Quick links:

Palauan Adjectives

The following is a brief discussion about Palauan adjectives. For a longer exploration, please refer to discussions of state verbs in the Joseph Handbooks. According to the official Lewis Joseph grammar book of Palauan, there are no Palauan parts of speech called adjectives. However, Palauan does, of course, have words used to describe other words. In English, we call these words adjectives. Examples of English adjectives are dangerous, beautiful, and hot.

Palauan Resulting State Verbs

In Palauan, words corresponding to English adjectives are called state verbs. There are several types of Palauan state verbs. The most common are resulting state verbs which occur as a result of a verb. Some examples:

Here is a list of seven random Palauan verbs and their resulting state verbs:

cheldull, v.r.s.collected; assembled.
cheldull a chelludel; uldak el rokui; mla mechudel; mengudel, chedelel.
See also:
chelsechosm, v.r.s.dented all over (from tapping).
chelsechosm a ulduum e betok a blet er ngii; terretirem; ulduum, chelsechosm el olekang.
See also:
cherritem, v.r.s.having had a sticky substance applied.
cherritem a mla mecheritem; chirtemii, cherritem er a chutem, mengesechusem er a medal el oba chas, chertemel.
See also:
klimut, v.r.s.grabbed and thrown down; overpowered.
klimut a blitelek; telilech er a chutem; mla mekimut e le ng mechitechut; kimtengii a sechelil.
See also:
uldob, v.r.s.dropped through hole; delayed.
uldob a mla modob; ulrebet er a delongelel; oles a uldob er a chemrungel; odebengii, odebengel.
See also:
ulekedelad, v.r.s.carried or transmitted with care; (person or animal) spoiled.
ulekedelad a ungil el kldmokl; diak el terrekakl; ngalek a ungil el ulekedelad a okerulel; mla mukedelad.
See also:

 

Palauan Anticipating State Verbs

Anticipating state verbs in Palauan are like resulting state verbs. However, instead of describing the state of something after a verb has modified it, these describe the state of something before a verb is anticipated to modify it. Here's seven random Anticipating State Verbs:

dengesall, v.a.s.is to be looked up at.
dengesall a omes er a bab; kirei el medanges; dongesii, dmanges a berikd el buuch, melanges er a sils; dengesel a buuch.
See also:
dikesall, v.a.s.(food) is to be divided or shared.
See also:
kesadel, v.a.s.is to be decreased or reduced.
See also:
kldall, v.a.s.is to be pinched (with fingernails).
See also:
ongebetall, v.a.s.is to be pushed under water; (wick of lamp) is to be turned down.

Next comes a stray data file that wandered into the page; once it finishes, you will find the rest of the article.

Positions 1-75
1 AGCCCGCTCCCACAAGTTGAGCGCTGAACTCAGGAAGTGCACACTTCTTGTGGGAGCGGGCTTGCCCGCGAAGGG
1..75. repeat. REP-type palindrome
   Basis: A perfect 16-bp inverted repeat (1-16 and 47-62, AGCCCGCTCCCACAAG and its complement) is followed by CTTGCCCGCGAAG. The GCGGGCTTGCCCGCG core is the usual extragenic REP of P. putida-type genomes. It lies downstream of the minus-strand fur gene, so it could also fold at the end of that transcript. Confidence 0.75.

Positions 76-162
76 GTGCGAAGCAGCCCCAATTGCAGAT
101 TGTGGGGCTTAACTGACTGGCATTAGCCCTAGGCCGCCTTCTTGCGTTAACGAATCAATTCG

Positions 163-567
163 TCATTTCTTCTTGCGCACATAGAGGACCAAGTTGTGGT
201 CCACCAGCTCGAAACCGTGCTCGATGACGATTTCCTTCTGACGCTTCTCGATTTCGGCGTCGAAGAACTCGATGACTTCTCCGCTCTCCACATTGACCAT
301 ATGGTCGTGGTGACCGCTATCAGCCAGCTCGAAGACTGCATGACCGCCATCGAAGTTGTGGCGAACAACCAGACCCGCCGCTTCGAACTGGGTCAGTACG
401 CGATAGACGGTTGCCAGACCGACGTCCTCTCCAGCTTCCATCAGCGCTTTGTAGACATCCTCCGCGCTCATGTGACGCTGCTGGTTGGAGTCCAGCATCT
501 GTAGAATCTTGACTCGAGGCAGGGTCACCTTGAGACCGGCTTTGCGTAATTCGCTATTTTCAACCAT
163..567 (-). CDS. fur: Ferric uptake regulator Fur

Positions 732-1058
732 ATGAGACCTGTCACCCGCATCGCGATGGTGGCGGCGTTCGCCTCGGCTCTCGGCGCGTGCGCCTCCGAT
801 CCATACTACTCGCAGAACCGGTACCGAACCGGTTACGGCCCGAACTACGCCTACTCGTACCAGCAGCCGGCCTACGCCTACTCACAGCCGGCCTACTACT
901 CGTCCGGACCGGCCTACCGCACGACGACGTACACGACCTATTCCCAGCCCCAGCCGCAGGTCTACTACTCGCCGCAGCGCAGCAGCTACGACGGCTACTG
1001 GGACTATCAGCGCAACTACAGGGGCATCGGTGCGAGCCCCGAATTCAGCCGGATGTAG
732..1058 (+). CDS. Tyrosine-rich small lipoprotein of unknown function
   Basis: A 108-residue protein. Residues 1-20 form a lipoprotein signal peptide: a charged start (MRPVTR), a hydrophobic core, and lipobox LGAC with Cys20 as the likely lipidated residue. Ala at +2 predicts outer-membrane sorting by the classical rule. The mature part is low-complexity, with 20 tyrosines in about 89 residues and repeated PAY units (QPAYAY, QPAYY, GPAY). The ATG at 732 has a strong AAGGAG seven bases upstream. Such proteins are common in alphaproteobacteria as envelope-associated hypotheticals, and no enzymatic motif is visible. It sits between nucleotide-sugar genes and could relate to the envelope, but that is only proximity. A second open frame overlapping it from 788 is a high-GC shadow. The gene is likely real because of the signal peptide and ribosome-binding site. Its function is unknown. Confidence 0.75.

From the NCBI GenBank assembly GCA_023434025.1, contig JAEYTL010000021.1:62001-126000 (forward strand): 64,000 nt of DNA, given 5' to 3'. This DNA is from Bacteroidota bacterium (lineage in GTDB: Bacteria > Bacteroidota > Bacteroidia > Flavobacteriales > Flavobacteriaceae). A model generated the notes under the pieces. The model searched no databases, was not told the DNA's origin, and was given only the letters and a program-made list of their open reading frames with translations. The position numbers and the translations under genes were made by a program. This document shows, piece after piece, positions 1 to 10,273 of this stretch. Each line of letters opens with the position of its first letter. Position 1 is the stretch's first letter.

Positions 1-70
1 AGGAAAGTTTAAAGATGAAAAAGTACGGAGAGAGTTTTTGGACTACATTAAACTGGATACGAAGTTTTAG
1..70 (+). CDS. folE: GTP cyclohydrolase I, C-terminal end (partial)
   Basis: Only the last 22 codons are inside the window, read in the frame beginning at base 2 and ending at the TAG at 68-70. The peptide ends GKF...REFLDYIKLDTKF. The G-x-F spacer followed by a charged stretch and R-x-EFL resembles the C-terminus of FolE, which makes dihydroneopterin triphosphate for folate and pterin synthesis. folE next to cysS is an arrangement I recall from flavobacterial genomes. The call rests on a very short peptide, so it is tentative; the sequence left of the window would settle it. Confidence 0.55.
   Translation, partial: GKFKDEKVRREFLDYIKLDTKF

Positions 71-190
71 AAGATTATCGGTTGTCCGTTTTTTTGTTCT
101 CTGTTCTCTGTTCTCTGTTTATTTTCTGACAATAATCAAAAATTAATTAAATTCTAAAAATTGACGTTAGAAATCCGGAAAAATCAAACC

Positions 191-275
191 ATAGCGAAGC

ongebetall a kirel el mongebeet; mo kekerei e mo er eou; olengebeet a ngeriu er a seked.
See also:
ongemekall, v.a.s.is to be pushed out with effort.
ongemekall a kirel mongemek, ongemek er a dechil; ngemekel a cheroll; ongemekii.
See also:
ukmedall, v.a.s.(debt) is to be repaid; (favor) is to be returned.
ukmedall a medal a bled el udoud me a lechub e ng klalo; techill a bled.
See also:

 

State Verbs with Related Nouns

In English, a common thing to do is to ask 'how XXXX is something,' where XXXX is an adjective. For example, 'how hot is that,' or 'how dangerous is that,' are common English expressions.

This is true in Palauan as well in a form like, 'ng uangarang a kleldelel,' which translates literally perhaps to something like, 'it is like what, its heat,' or figuratively as, 'how hot is it.' The word kleldelel is a possessed noun meaning 'its heat.' See the nouns page for a longer explanation of possessed nouns.

Many of these Palauan nouns have related state verbs which translate to, and are used as, English adjectives. Here is a list of seven random Palauan nouns along with their corresponding state verbs.

Palauan_NounEngish_NounPalauan_AdjEnglish_Adj
H.O.(abbrev.) Babeldaob (used pejoratively).H.O.(abbrev.) Babeldaob (used pejoratively).
dechudechdirt; mud; patching material; filling (for cavity).dechudech dirty; muddy.
britelshakiness; jitters.britel(person) shaky/jittery.
iluodelstones, coconut shells, or similar objects used as support for cooking pot during serving.iluodel(people) sitting, standing or arranged in a circle; (stone platform) built circular.
chadliver.chedengaolhave a large liver.
kerisgoiter.kerisgoiter.
iitmiss; failure.iitmiss; failure.

Reng Idioms as Adjectives

There are many Palauan expressions which use a state verb to describe the Palauan word reng which means spirit or heart. These are idioms which mean their literal and figurative meanings are not the same. Typically, but not always, the figurative meaning describes an emotion. An example is kesib a reng, which literally means a sweaty heart but figuratively it means to be angry. Here is a list of seven random examples of these reng idioms:

PalauanEnglish
menglou er a rengultry to make (someone, oneself) patient; assure; take edge of one's hunger.
metitngall a rengullonesome; sad (at broken friendship).
merael a rengulindecisive.
mechedeng a rengulget surprised, puzzled or perplexed (by someone's behavior, etc.).
Dirrengulbaititle of feminine counterpart or assistant to chief in Imeliik.
olengasech er a rengulmake or get (someone) angry.
belengel a rengulastonishment/amazement.

WARN Table 'belau.log_bots' doesn't exist
INSERT INTO log_bots (page,ip,agent,user,proxy) VALUES ('adjectives.php','54.166.130.157','CCBot/2.0 (https://commoncrawl.org/faq/)','','')